The NAGPRA office at Indiana University has developed procedures that track the requirements of the statute and implementing regulations. Please contact the NAGPRA office for more information.
Native American: Of, or relating to, a tribe, people, or culture indigenous to the United States, including Alaska and Hawaii.
Human Remains: The physical remains of the body of a person of Native American ancestry. The term does not include remains or portions of remains that may reasonably be determined to have been freely given or naturally shed by the individual from whose body they were obtained, such as hair made into ropes or nets.
Associated Funerary Objects: Items that, as part of the death rite or ceremony of a culture, are reasonably believed to have been intentionally placed with individual human remains either at the time of death or later, and both the human remains and associated funerary objects are presently in the possession or control of a federal agency or museum; items exclusively made for burial purposes or to contain human remains are also associated funerary objects.
Unassociated Funerary Objects: Objects that, as a part of the death rite or ceremony of a culture, are reasonably believed to have been placed with individual human remains either at the time of death or later, where the remains are not in the possession or control of a federal agency or museum and the objects can be identified by a preponderance of the evidence as related to specific individuals or families or to known human remains or, by a preponderance of the evidence, as having been removed from a specific burial site of an individual culturally affiliated with a particular Indian tribe.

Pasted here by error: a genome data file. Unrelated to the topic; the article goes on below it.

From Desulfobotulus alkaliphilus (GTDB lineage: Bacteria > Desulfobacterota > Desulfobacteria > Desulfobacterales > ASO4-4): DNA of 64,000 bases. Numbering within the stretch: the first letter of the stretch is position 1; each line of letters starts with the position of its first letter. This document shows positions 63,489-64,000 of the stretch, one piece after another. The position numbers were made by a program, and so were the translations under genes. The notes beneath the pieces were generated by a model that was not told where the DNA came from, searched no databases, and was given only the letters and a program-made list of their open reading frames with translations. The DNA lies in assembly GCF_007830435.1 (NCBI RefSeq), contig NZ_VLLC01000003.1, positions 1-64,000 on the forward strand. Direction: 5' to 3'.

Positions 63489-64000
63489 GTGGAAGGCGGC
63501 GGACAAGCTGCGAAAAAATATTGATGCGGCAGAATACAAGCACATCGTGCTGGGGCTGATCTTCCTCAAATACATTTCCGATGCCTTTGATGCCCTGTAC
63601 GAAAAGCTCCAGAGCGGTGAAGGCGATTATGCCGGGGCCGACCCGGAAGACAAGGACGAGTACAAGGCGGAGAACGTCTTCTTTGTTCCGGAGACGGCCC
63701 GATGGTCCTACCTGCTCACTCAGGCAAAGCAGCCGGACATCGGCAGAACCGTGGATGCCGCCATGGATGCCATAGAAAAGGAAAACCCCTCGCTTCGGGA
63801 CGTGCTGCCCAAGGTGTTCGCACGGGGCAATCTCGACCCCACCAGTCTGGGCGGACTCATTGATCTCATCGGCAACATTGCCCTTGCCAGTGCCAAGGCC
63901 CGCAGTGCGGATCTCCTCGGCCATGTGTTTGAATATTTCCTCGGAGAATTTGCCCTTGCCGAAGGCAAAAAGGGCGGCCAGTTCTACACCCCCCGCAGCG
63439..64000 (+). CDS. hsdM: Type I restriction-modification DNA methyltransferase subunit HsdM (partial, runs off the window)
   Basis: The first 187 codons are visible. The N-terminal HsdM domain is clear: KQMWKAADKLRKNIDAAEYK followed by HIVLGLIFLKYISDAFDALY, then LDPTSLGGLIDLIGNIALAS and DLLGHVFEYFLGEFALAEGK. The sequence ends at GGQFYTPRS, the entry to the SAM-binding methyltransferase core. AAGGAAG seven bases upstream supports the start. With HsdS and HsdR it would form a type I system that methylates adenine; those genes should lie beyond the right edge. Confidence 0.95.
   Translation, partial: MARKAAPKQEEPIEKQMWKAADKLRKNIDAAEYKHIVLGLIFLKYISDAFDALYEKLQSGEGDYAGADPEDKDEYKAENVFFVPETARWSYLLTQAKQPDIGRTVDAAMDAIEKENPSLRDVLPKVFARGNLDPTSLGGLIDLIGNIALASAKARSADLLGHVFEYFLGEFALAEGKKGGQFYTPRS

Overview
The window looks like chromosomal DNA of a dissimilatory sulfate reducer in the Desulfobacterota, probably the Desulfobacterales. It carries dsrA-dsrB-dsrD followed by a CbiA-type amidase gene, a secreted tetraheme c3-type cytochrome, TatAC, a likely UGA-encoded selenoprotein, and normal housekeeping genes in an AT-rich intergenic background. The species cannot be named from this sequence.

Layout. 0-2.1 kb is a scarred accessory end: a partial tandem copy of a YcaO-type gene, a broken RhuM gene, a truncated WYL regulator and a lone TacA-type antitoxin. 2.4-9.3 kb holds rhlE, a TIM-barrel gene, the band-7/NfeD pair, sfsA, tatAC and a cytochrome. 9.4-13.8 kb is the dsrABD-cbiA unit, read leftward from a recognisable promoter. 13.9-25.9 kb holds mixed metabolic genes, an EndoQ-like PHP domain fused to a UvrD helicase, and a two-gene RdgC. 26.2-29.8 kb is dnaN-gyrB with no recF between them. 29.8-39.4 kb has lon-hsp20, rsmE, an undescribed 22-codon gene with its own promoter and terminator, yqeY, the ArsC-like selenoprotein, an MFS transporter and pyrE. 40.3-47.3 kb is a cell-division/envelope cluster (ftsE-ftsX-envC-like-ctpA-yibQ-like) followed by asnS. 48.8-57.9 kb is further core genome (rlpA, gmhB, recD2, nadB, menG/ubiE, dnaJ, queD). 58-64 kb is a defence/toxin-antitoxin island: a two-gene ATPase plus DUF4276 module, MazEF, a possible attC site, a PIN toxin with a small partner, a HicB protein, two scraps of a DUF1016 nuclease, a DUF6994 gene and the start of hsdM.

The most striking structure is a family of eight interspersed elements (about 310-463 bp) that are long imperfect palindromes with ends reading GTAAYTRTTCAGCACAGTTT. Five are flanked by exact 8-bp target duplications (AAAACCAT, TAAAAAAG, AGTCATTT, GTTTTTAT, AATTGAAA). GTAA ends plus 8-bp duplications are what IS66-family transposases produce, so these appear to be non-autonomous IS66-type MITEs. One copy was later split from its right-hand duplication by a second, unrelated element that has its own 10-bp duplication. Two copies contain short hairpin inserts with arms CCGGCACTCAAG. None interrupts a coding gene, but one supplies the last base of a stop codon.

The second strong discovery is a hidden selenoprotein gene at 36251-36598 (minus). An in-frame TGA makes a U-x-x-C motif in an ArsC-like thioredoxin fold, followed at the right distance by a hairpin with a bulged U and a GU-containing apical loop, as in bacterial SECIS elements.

Sacred Objects: Items that are specific ceremonial objects needed by traditional Native American religious leaders for the practice of traditional Native American religions by their present-day adherents.
Objects of Cultural Patrimony: Items having ongoing historical, traditional, or cultural importance central to the Indian tribe or Native Hawaiian organization itself, rather than property owned by an individual tribal or organization member. These objects are of such central importance that they may not be alienated, appropriated, or conveyed by any individual tribal or organization member.
Violations of the NAGPRA statute may result in substantial fines to Indiana University. Violations of Indiana University policy by an individual, including the failure to avoid a prohibited activity or obtain required approvals, will be dealt with in accordance with applicable university policies and procedures. Depending on the individual and circumstances, such sanctions could involve the offices of Human Resources, Vice Provost or Vice Chancellors for Academic Affairs, campus Deans of Students, Office of the General Counsel, and/or appropriate law enforcement agencies.
Failure to comply with university policies may result in sanctions relating to the individual's employment (up to and including immediate termination of employment in accordance with applicable university policy); the individual's studies within the university (such as student discipline in accordance with applicable university policy); civil or criminal liability; or any combination of these.